Morocco, my once 150-pound male brindle Bullmastiff had two hard months. After a grapefruit-sized abscess in June, he had gastrointestinal distress in early July. While lying in the garden on Wednesday July 22nd, he had a seizure. He collapsed in the foothills after having another. A friend and I rushed him to the animal ER. The next day Morocco was diagnosed with having grand mal seizures. He had five seizures within twenty-four hours. He started meds, appeared worse with each dose, drank and drank, did not eat, could barely stand. I love this dog. The following Sunday, our regular veterinary clinic was closed, and the alternate veterinarian was scheduled too tightly to see him. I made an appointment for the next morning. Meanwhile, the appetite stimulant did not work. He could hardly walk. Staggering, he leaned against me. I love this dog. That night, I placed the cat in another room. Morocco did not sleep. He was in distress, panting hard, nonstop. Throughout the night I watched over him, touched him, offered water, tried to comfort him. I love this dog. I hugged him, looked at the ivies, the cacti, the ficus, the orchids, his sleeping sister. I dozed. At 3:30 a.m. I awoke. Morocco was dead.

The body will be cremated. I am grateful for Morocco’s life, and for the near eight years of life that we shared. He was my companion—a protective presence—large, dark, alpha, regal, fierce, friendly, mischievous, courageous, sweet, and more. I carry Morocco’s love with me, add to it, and give it forward. My head is shaved in mourning.

In the days that follow I feel slowed, as if I’m wading through quicksand. Everything hurts. I feel worn, weathered, overwhelmed. It’s hard for me to write, and harder still for me to read what I have written. If I knew of where to find racially and culturally appropriate therapy, and if I could afford it, I would go. In lieu of that, there is whatever beauty I can find—sunshine, the garden, music, emerald lipstick, my sister, Morocco’s sister, the kitty, friends, roses, daylilies. Beauty will not save us, but beauty counts, beauty helps. I am my mother’s eldest daughter. I will keep going. Still, tears fall.


I’ve stashed dollar bills in my glove compartment to give to people in need. During the pandemic, I see people with signs more frequently. Last week, in the Walmart parking lot, I circled back to share money with a white woman whose cardboard sign expressed need. Later, near Whole Foods Market, a family, who appeared to be Muslim, sat on the side of the road. The mother held several young children; the father held a sign. I stopped and made an offering. The husband nodded thank you; the wife blew thank you kisses. Several times now, at the edge of the Boise Co-Op parking lot, I’ve seen women and their children holding signs. The woman who rested on the ground beneath a tree looked to be from the Middle East. Her sign read: “Single mother with five children.” After receiving donations, her older son entered the Co-Op and bought a roasted chicken. Today, a woman with three children and a sign that said, “Need money for food and rent,” told me that she is from Romania. As I handed her money, I said, “Te iubesc.” Stunned, she reached for the money, then stammered as she said, “I love you, too.”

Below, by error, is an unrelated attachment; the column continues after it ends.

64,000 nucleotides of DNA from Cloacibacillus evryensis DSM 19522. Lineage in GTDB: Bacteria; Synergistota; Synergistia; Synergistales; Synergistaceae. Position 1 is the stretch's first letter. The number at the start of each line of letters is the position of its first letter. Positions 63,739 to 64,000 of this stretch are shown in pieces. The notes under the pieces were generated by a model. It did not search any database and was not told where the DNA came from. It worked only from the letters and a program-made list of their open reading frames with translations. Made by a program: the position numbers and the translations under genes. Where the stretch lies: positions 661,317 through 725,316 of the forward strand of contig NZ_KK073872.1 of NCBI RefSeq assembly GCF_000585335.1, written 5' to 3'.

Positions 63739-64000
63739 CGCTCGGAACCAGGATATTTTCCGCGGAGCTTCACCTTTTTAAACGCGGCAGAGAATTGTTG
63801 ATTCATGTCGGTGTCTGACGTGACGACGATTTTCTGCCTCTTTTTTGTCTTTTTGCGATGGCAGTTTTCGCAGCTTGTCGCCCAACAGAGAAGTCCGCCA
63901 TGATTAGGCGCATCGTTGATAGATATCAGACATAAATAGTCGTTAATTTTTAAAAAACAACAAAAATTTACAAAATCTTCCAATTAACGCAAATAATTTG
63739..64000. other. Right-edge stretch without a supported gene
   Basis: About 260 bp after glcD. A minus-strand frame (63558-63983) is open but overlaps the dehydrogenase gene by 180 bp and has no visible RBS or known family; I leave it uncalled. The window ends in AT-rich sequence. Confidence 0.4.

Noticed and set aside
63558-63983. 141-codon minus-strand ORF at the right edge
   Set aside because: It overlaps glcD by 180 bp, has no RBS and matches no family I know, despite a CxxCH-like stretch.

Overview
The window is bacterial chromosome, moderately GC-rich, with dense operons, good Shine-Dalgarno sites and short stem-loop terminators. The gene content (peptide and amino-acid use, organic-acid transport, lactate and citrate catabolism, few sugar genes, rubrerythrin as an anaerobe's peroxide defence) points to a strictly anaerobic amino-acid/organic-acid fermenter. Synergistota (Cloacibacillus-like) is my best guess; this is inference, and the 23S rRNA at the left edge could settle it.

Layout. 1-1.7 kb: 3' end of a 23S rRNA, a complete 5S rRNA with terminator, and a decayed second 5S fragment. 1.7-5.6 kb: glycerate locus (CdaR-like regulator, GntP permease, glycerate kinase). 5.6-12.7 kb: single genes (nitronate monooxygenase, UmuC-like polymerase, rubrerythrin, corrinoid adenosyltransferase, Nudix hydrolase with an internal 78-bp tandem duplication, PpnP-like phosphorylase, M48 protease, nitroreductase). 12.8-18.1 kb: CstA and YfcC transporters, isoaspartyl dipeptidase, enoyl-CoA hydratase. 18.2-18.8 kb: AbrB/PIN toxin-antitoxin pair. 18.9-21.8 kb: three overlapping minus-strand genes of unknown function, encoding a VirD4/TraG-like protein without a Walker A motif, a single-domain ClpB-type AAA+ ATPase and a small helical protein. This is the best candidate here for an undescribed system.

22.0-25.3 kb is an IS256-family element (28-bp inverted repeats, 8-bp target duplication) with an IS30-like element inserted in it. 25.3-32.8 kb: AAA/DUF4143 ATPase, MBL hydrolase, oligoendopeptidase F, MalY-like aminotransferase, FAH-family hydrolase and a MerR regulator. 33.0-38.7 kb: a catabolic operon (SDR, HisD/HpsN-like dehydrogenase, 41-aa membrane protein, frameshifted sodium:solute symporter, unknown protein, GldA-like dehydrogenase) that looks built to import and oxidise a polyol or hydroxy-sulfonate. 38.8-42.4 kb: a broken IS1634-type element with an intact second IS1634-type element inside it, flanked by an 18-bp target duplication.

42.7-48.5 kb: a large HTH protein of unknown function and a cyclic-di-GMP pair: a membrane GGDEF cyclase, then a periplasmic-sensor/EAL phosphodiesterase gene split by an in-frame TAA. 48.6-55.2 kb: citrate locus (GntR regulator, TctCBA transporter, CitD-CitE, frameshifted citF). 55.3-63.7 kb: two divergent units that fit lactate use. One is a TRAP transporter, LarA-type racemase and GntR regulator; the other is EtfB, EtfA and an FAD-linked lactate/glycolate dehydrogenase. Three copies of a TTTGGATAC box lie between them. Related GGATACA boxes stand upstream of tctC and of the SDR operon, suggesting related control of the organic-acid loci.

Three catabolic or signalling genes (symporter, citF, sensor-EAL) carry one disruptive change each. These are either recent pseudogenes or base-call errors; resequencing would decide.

We are confronted with a crisis of conscience—with a crisis of personal conscience, and with a crisis of collective conscience. We are confronted with a climate crisis taking a back seat to the global health crisis of coronavirus COVID-19. As infections surge locally and afar, more than 150 medical experts, scientists, nurses, teachers, and others urge political leaders to enforce a nationwide shutdown in order to start over, in order to contain the spread. We are confronted with an economic crisis resulting from the pandemic, and from its poor management by elected leadership. There is soaring unemployment and shrinking GDP. We are confronted with a crisis of systemic racial injustice laid bone bare by the pandemic; and with the crisis of police and would-be police brutality toward and murder of African American people. We are confronted with social unrest, with ongoing protests for Black Lives Matter and against racial injustice. These have been met by armed federal forces. Mothers have placed themselves between their peacefully protesting children and the armed national police. We are confronted with a political crisis of fascism versus democracy.

Conscience calls. It is a time of moral reckoning. The axis of consciousness has shifted and continues shifting. Individually and collectively, we are called to stand at the altar of self-examination. Who do I—as a human being, and as a citizen—choose to be? Who do we, as a people, and as a nation, choose to become?

In support of people of good conscience who stand together, walk together, shout out for equity and justice together in the middle of our nation’s roads — I write. In support of peaceful and patriotic protesters who speak out, who take a knee, who raise a fist, who march forward, who take ethical ground— I write. For you who see what is missing in our society — the presence of which would make a viable difference—and who, in your own areas of influence, take effective action to fill the void—I write. You are removing the shackled remains of slavery from your own backyard; you are doing humanitarian work in your own hometown; you are promoting human rights in your own homeland. You are promoting the transformation of people and of policy, of programs and of practice. Your charity, begun at home, spreads abroad. Keep going. In solidarity with you — multiracial, international, intergenerational protesters, and in solidarity with Black Lives Matter — I write.

It will take each of us to completely decolonize ourselves. It will take all of us to completely decolonize America.

There is a hunger in the land for love. With all the love that I am, I — Risë Kevalshar — write.

Risë Kevalshar Collins
Monday, 3 August 2020
Boise, Idaho